“When you remove the barrier of cost, it allows you to connect in another way to people as human beings and honor their love for their pet.”



Still, she enjoys the challenge of being like “MacGyver” to serve clients. For instance, when she first started the nonprofit in 2018, around 80% of clients couldn’t read the paperwork because they didn’t have reading glasses. So she started bringing a few pairs along.

Records like proof of vaccination are another issue. Some clients don’t have access to electronics, so emailing a record is out. So she explores alternatives, like handwritten records or uploading a photo of a document to a record and keeping copies in case a client’s paperwork gets stolen or wet.

“There’s a lot of what people would consider banal practicalities that are absolutely critical to people’s lives,” Ekstrom said. “If they don’t have verification that the dog is spayed or neutered and vaccinated, they can’t get into housing.”

One Health is also a key tenet for The Street Dog Coalition, a national nonprofit founded by Jon Geller, DVM, DABVP (emeritus), that provides free veterinary care to pets of people at risk of or experiencing homelessness. The Street Dog Coalition is also offering ongoing veterinary care to pets affected by the invasion of Ukraine; the ASPCA awarded Geller a 2022 Humane Award for his efforts overseas and at home.

Geller, an emergency veterinarian, felt inspired to start his nonprofit while attending AAHA’s 2014 annual conference in Nashville, Tennessee. While visiting the city, he noticed a person who was homeless and his dog both gazing at him.


“There are not enough homeless shelters that allow pets, so these people are on the streets.”



“The message I thought I received was, ‘Can you do something—not just for me and my dog, but all the people that have no money?’” he recalled.

He started a pilot program in Fort Collins, Colorado, that involves veterinarians and veterinary students providing One Health mobile outreach to take care of “both ends of the leash.”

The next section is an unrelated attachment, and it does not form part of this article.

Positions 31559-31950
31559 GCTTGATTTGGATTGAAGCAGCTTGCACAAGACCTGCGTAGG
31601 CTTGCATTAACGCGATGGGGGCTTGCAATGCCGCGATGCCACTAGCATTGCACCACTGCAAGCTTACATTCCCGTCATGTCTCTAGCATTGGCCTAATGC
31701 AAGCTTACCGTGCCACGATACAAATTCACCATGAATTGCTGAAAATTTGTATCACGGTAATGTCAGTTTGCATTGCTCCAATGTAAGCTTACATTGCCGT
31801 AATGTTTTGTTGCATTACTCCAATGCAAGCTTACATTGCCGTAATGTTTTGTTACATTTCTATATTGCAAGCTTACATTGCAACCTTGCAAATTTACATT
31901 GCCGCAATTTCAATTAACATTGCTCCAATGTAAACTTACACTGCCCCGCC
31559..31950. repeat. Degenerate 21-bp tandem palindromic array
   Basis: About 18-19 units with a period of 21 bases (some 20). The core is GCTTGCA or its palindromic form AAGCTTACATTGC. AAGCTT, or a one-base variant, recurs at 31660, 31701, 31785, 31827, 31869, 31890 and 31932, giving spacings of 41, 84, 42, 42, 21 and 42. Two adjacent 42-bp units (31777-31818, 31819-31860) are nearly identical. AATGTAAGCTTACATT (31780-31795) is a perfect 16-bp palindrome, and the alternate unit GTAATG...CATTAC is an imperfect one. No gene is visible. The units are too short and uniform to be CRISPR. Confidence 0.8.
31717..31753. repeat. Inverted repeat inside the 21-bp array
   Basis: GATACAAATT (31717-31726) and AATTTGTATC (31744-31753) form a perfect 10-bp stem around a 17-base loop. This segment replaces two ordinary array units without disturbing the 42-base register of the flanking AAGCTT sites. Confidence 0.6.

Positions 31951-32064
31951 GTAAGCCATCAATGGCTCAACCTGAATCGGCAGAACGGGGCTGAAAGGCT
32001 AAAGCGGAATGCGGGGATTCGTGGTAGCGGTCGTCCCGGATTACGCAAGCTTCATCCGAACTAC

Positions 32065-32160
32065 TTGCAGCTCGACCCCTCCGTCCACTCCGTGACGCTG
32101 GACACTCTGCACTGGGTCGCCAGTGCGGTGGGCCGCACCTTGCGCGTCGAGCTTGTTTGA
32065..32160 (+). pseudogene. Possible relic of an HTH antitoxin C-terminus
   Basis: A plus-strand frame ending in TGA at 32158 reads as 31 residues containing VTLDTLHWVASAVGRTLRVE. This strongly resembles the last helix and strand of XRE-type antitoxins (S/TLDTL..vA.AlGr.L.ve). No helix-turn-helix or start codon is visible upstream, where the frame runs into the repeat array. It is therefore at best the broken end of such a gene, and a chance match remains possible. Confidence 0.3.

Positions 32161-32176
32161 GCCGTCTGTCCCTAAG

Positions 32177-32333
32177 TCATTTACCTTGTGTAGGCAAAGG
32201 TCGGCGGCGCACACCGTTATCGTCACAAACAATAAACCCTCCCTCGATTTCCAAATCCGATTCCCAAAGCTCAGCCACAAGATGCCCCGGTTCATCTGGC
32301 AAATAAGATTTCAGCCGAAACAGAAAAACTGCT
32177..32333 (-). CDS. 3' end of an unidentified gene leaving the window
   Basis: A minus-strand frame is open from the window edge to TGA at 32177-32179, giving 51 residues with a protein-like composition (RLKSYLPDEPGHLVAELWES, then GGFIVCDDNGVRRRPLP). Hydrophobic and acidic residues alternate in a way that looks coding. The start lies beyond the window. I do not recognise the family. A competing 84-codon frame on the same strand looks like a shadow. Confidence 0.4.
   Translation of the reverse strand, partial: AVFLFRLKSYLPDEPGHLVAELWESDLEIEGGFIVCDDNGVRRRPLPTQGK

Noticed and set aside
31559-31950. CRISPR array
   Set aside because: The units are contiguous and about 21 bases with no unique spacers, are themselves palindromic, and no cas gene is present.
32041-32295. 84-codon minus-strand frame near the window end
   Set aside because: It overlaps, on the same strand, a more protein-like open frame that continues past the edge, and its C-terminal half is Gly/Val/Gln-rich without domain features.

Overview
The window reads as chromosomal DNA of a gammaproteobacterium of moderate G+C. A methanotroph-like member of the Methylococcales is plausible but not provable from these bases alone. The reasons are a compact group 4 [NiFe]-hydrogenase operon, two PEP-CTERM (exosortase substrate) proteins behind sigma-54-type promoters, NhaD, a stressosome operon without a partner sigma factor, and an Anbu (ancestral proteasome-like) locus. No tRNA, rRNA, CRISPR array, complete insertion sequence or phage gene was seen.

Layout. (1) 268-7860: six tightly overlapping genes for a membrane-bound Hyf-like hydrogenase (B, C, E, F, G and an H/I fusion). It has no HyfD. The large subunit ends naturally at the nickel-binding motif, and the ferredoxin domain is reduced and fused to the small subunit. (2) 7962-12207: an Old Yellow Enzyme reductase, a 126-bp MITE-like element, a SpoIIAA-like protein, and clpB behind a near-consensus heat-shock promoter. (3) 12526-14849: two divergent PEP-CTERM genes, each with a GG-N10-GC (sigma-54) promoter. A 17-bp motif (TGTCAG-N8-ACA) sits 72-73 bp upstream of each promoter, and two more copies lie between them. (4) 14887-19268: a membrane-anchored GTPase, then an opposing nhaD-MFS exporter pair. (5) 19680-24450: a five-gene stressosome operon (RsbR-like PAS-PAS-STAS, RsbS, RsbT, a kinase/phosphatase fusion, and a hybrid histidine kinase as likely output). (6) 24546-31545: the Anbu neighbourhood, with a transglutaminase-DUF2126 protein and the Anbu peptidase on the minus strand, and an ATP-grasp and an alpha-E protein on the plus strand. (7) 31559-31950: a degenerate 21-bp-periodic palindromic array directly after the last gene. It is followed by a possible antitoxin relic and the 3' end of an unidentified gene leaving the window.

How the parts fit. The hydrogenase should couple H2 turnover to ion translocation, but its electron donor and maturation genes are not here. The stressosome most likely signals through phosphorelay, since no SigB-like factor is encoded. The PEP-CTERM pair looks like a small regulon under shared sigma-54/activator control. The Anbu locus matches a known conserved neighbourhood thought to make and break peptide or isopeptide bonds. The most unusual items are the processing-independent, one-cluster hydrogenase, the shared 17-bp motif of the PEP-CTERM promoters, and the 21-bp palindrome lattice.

Now there are veterinarian-led volunteer teams in over 50 US cities offering care and partnering with homeless shelters and social service providers to offer haircuts, dental care, meals, mobile showers, Wi-Fi hotspots with computers, spay/neuter vouchers, and other services. Merck Animal Health donates preventive medications and will supply around $500,000 of products in 2023.

Geller is grateful for all the collaboration to help people in need, including military veterans.

“There are 38,000 homeless veterans in the United States. And 20–22 veterans commit suicide every day. They’re overrepresented in incidents of suicide, just like veterinarians are,” he said. “I really appreciate when I get to work with a veteran that’s struggling—most of them have PTSD. I look at it as an opportunity to engage in a more meaningful way with the world.”

The “Helping High”

Hilary Wheeler, DVM, a partner and founder of The Whole Pet Vet Hospital and Wellness Center in Los Gatos, California, and west regional medical director for The Street Dog Coalition, credits volunteering for the nonprofit with getting her through the pandemic.

“I call it ‘the helping high,’” she said. “The level of gratitude is so striking for doing sometimes the simplest thing for their pets. It’s so different from what we do on a regular basis at our day jobs. And it’s so fulfilling.”

Links for More Information:

Many clients are women whose pets provide joy as well as protection. One recent client fled an abusive partner with her two children; their dogs help the kids feel happy and safe despite their circumstances.

“They have these dogs to remind them that there’s a reason to keep going and to give them purpose by caring for them,” she said.

Her advice to veterinary professionals who feel like they’re too burned out to volunteer in this work is simple.

“Just show up once and see what it’s like,” she said. “I promise that anyone who does it is going to go home feeling recharged and refueled.”

Award-winning journalist Jen Reeder is former president of the Dog Writers Association of America.

Photo credits: Photos courtesy of Project Street Vet, Seattle Veterinary Outreach, and Feeding Pets of the Homeless



Subscribe to NEWStat